Adjunctive treatment with dexamethasone plus anti-C5 antibodies improves survival in severe experimental meningitis caused by S. pneumoniae serotype 3, posing an important new treatment strategy for patients with pneumococcal meningitis.

Keywords

Pneumococcal meningitisRandomized controlled trialDexamethasoneComplement component C5Monoclonal antibodyAnimal models

Background

Mortality and morbidity rates are high among adults with acute bacterial meningitis, especially those with pneumococcal meningitis [1]. Unfavorable neurologic outcomes are not the result of treatment with inappropriate antimicrobial agents, since cerebrospinal fluid cultures are sterile 24 to 48 h after the start of antibiotic therapy [2]. Studies in animals have shown that bacterial lysis, induced by treatment with antibiotics, leads to inflammation in the subarachnoid space, which may contribute to an unfavorable outcome [2]. These studies also show that adjuvant treatment with anti-inflammatory agents, such as dexamethasone, reduces both cerebrospinal fluid inflammation and neurologic sequelae [2].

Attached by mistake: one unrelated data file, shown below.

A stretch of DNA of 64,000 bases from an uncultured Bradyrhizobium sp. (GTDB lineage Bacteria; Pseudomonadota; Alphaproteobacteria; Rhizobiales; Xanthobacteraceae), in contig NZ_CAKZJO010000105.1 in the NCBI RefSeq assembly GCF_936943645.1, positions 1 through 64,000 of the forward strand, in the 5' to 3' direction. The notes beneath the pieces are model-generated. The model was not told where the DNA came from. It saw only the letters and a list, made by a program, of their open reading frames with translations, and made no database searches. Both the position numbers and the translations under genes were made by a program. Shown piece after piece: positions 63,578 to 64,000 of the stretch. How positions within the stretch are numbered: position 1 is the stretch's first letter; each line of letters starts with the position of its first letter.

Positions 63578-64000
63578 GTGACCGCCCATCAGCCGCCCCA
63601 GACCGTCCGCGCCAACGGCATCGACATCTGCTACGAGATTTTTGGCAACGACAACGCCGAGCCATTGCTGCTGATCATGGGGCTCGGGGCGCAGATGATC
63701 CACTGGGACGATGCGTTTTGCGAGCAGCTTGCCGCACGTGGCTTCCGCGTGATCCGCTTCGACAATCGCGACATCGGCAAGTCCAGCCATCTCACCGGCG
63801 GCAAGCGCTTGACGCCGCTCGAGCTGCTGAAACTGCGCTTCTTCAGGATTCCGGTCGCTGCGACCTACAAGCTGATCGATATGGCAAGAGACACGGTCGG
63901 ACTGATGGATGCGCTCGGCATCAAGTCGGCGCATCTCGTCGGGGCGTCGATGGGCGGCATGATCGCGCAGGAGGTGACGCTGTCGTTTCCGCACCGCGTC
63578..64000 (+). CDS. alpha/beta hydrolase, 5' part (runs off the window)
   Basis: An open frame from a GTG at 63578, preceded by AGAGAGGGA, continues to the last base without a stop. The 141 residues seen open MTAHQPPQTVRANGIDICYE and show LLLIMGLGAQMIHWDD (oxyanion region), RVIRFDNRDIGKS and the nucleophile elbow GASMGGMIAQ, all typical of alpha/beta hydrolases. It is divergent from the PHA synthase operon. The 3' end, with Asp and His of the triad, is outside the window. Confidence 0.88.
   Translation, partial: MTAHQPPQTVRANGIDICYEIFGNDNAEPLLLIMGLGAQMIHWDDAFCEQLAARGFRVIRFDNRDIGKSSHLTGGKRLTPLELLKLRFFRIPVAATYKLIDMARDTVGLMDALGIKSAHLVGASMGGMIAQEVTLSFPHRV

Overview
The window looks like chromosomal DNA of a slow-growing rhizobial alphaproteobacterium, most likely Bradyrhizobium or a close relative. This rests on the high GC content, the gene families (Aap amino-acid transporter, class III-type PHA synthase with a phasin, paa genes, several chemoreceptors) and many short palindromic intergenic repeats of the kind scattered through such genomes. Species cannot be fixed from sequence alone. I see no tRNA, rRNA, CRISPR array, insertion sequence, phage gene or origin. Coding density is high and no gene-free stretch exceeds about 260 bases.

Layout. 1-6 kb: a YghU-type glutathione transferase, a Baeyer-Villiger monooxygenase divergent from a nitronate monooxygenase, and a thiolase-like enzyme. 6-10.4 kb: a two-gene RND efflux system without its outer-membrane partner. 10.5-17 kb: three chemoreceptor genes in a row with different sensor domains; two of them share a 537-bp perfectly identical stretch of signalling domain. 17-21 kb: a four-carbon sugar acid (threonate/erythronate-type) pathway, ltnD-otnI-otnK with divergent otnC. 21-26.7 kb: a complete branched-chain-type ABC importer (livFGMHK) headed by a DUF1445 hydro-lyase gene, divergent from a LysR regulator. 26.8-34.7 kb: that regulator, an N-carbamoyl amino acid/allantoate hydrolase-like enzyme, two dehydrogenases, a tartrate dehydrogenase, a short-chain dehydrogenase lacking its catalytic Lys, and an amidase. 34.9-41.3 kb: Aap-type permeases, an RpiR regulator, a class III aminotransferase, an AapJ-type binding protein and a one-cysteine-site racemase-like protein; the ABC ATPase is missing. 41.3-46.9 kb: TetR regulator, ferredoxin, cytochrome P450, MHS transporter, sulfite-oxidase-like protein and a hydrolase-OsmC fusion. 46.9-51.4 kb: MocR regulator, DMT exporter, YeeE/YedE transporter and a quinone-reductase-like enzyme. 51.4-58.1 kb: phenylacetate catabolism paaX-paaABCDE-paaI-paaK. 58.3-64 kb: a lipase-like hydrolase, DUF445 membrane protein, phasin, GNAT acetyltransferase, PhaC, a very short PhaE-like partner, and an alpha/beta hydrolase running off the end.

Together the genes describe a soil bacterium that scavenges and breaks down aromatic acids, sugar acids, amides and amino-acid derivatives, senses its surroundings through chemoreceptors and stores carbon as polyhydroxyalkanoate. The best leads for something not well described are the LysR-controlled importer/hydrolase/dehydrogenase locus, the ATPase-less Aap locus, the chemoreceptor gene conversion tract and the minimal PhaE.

This knowledge has prompted many clinical trials on the effect of dexamethasone in acute bacterial meningitis. A Cochrane meta-analysis showed that adjunctive dexamethasone treatment did not reduce mortality in children with bacterial meningitis but did decrease hearing loss from 20 % in the control group to 15 % in corticosteroid-treated children (risk ratio (RR) 0.74; 95 % CI 0.62–0.89) [3]. For adults with community-acquired bacterial meningitis, the results of a European controlled trial showed that adjunctive dexamethasone, given before or with the first dose of antibiotic therapy, was associated with a reduction in mortality (7 vs. 15 %; RR 0.48; 0.24–0.96) [4]. This beneficial effect was most obvious in adults with pneumococcal meningitis, in whom the mortality rate decreased from 34 to 14 %.